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The Flagler Playhouse ends its 2022 season showing “Driving Miss Daisy” for six days. The premier night is Friday, November 4th at 7:30, with performances continuing the following Saturday evening and Sunday afternoon at 2:00. The performances resume the next weekend, starting at 7:30 on the 11th and 12th and finishing on Sunday the 13th at 2:00.
This theatre seats only 140 people and tickets are selling fast for each showing of “Driving Miss Daisy.” Get your tickets for this incredible experience before they sell out.
Written by Alfred Uhry, the Pulitzer Prize and Outer Critics Circle-winning “Driving Miss Daisy” is set in Atlanta, starting in 1948, preceding the civil rights movement. It begins suddenly with a crash, where the play’s namesake, elderly Daisy Werthan, wrecks her car. Her middle-aged son, Boolie, informs her that she will no longer be allowed to drive herself around and must rely on a chauffeur to transport her to appointments. This chauffeur is 60-year-old Hoke Coleburn.
72-year-old Daisy Werthan is a southern aristocrat of Jewish descent who cares very little for Hoke due to her prejudices. She is also initially very patronizing and crotchety towards her new driver. She despises needing to rely on a black man to drive her around, and for his first few weeks of employment, Hoke sits at her house doing nothing.
Hoke Coleburn, in turn, is a thoughtful, patient man who starts the play with no job. When Miss Daisy begins to treat him poorly, he weathers her attitude and does his job despite her protestations. He is steady and full of dignity, refusing to be broken by her attitude.
Despite their opposing backgrounds and initial disdain for one another, the pair’s relationship improves in the 25 years that occur in the play. In several scenes throughout the timeline, the two realize the things they have in common and begin to rely on each other throughout the years. Miss Daisy eventually gives in to having hired help, and Hoke eventually wears down her prickly facade. Miss Daisy even teaches Hoke to read and write, in an extension of goodwill, and invites him to her banquet honoring the great Martin Luther King, Jr.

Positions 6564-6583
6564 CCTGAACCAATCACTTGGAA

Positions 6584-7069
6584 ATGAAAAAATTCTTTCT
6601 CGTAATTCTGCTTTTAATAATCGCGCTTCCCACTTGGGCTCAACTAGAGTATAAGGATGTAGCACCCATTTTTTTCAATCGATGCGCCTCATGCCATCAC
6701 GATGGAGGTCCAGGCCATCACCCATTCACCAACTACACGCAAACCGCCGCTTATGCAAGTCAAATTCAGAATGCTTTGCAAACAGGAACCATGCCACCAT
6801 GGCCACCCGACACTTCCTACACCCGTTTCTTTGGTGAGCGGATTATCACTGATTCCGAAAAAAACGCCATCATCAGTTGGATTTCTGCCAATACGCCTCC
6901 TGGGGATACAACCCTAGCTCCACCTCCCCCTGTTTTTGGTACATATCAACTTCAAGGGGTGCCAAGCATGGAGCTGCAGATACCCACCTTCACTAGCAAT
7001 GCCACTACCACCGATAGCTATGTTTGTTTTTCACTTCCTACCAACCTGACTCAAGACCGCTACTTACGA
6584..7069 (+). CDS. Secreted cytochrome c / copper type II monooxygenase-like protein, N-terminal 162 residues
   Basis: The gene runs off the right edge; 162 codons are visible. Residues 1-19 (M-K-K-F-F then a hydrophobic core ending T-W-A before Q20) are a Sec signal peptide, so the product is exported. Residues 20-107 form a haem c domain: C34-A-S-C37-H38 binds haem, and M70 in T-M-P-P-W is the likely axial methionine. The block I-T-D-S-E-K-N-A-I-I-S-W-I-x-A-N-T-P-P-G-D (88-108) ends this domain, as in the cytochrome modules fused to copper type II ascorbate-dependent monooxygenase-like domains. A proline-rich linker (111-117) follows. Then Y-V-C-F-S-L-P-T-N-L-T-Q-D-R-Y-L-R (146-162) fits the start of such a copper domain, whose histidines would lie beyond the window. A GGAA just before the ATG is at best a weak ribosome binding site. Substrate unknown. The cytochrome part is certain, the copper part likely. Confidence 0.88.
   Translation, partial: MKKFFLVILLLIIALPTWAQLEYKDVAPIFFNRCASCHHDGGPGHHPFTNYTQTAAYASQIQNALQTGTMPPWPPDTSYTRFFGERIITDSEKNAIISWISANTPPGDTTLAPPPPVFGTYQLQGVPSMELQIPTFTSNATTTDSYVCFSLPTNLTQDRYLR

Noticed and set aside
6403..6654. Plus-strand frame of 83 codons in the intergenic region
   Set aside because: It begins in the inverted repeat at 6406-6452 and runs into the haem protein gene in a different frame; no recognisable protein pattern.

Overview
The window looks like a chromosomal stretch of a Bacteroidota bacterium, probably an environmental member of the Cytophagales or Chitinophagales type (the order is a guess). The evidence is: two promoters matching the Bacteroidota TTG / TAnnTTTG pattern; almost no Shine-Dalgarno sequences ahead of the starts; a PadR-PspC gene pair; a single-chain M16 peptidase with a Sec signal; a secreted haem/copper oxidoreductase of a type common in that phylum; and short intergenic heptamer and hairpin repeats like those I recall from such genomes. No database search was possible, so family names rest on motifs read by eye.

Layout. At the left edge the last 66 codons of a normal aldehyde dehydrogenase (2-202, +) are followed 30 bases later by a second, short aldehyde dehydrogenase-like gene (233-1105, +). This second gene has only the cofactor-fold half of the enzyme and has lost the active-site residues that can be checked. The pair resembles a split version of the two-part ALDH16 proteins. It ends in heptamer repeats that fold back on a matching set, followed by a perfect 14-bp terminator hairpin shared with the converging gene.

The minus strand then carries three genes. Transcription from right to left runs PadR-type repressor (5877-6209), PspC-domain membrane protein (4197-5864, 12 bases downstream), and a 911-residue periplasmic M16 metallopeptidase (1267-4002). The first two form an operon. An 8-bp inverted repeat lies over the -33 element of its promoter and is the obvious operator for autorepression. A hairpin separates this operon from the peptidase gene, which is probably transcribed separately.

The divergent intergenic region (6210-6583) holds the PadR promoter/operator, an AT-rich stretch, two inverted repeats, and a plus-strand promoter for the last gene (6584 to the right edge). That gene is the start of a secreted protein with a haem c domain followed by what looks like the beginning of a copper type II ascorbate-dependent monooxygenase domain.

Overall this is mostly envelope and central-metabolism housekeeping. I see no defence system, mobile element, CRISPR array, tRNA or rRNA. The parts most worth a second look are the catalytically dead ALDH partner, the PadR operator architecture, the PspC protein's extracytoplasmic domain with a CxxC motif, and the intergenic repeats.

The play ends in a dramatic and touching scene of friendship, camaraderie, and love between the two, where they come to a level of understanding that they never believed they would reach. Despite the racial tensions of the time and their initially shaky relationship, this pair gets a level of intimacy that rivals many elderly relationships.
Alfred Uhry wrote this play and two others about his experiences as a Jew living in Atlanta, Georgia. The play only has three characters and explores the connections and relationships between these three characters. His grandmother, her chauffeur, and his father inspired the characters. This play was so highly regarded that Uhry eventually turned it into a screenplay in the 80s, winning an Academy Award and boosting the careers of its actors.